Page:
For colds, sore throats and a congested nose, feed your toddler warm foods such as soups. Chicken soup has anti-inflammatory components and acts as a vaporizer, reducing nasal mucus which helps in your toddler’s breathing. You can add cooked macaroni or whole wheat cracker crumbs if your toddler has some appetite. Serving tomato soup with milk also helps. Just dilute the tomato soup with milk instead of water. It will reduce the tomato’s acidity and provide a tasty and creamier concoction.


The BRAT (bananas, rice, apple sauce and toast) diet consist of foods that are tasteless and low in fiber. These foods are best offered for toddlers who are suffering from gastrointestinal problems such as diarrhea, dyspepsia, gastroenteritis and vomiting. These foods are great sources of vitamins and minerals that will not upset the stomach.


Another alternative that can sooth an upset tummy is the CRAM diet. CRAM stands for cereal, rice, apple sauce and milk. These foods have more fat and protein content making it a more effective remedy than BRAT according to child health experts.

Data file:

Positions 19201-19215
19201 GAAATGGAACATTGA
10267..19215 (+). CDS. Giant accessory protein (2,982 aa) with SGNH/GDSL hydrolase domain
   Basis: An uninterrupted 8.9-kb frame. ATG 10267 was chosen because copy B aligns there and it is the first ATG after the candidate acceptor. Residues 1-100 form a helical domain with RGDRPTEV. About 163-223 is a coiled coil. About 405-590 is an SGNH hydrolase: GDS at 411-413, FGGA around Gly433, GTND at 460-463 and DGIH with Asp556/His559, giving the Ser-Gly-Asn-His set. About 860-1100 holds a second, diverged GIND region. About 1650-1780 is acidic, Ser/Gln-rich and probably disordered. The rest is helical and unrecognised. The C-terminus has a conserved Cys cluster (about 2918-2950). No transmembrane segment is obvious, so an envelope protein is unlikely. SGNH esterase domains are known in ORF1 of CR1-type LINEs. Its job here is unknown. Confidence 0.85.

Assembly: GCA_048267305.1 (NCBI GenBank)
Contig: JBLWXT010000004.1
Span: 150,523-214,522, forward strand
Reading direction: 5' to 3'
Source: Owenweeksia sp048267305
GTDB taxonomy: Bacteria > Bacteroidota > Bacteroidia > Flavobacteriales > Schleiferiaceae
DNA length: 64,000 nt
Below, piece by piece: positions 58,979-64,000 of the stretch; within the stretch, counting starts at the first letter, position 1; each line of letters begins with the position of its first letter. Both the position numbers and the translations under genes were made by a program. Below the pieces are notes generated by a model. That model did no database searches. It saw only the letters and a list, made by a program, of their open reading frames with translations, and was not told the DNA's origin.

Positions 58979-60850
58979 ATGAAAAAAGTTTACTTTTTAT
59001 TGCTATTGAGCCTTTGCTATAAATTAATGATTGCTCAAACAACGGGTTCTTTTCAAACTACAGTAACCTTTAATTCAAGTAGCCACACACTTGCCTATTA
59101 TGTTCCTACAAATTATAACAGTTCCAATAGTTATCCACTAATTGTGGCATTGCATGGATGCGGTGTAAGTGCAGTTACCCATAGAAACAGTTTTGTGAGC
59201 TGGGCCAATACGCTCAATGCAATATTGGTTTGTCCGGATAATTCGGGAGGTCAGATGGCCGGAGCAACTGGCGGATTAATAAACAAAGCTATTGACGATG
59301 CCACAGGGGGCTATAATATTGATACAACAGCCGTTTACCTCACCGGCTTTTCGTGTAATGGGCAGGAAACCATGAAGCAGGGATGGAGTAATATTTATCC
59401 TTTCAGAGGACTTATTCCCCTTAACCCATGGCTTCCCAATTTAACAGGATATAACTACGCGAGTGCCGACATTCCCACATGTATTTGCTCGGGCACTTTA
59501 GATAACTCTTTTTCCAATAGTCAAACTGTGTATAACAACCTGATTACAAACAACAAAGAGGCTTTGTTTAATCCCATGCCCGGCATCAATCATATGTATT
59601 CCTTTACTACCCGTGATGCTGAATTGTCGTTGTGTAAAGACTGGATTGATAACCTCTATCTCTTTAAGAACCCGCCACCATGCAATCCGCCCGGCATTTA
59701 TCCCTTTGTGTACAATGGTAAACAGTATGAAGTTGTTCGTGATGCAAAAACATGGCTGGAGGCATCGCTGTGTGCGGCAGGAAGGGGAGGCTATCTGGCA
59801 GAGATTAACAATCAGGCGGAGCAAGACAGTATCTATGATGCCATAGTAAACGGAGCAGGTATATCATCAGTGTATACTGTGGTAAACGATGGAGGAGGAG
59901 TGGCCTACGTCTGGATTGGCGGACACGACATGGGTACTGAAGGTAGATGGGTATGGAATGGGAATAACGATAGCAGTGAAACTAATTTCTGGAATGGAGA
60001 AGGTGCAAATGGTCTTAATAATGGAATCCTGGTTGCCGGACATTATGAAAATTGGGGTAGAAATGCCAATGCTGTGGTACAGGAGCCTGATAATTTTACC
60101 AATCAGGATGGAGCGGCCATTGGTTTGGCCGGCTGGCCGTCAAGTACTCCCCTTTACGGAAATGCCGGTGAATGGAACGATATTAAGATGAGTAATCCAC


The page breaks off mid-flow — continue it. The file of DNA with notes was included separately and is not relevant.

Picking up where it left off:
High-fiber Foods

Offer your toddler foods rich in fiber if he is constipated. Breads, cereals, apples, oranges, raspberries, artichokes, broccoli, carrots, celery, green peas, lentils, prunes and prune juice help stimulate bowel movement to keep stools regular.


Non-fat yogurt is a cool and smooth food you can give your sick toddler. Yogurt is nutritious and easy to eat and digest. Plus, the probiotics can actually help fight off some of the bad bacteria that dwells in the stomach which are very helpful in treating diarrhea, typhoid and vomiting. Just make sure you avoid offering sugary yogurts to your little one as his tummy can reject sweet foods which will only aggravate his condition.

Regular Diet

If your toddler has fever, continue with his regular diet. Your toddler still has the appetite to eat but only in small amounts. Add dips, sauces or butter to his food to increase calorie intake. Give him crackers, oatmeal, scrambled eggs, mashed potatoes, pudding or his favorite food.

The main idea is to keep your toddler healthy even when he is sick. Keep him hydrated and offer comfort foods. But, never force your toddler to eat. Just offer small, frequent meals throughout the day. His appetite will return once he is feeling better.

Posted in Food, Toddler FeedingComments (0)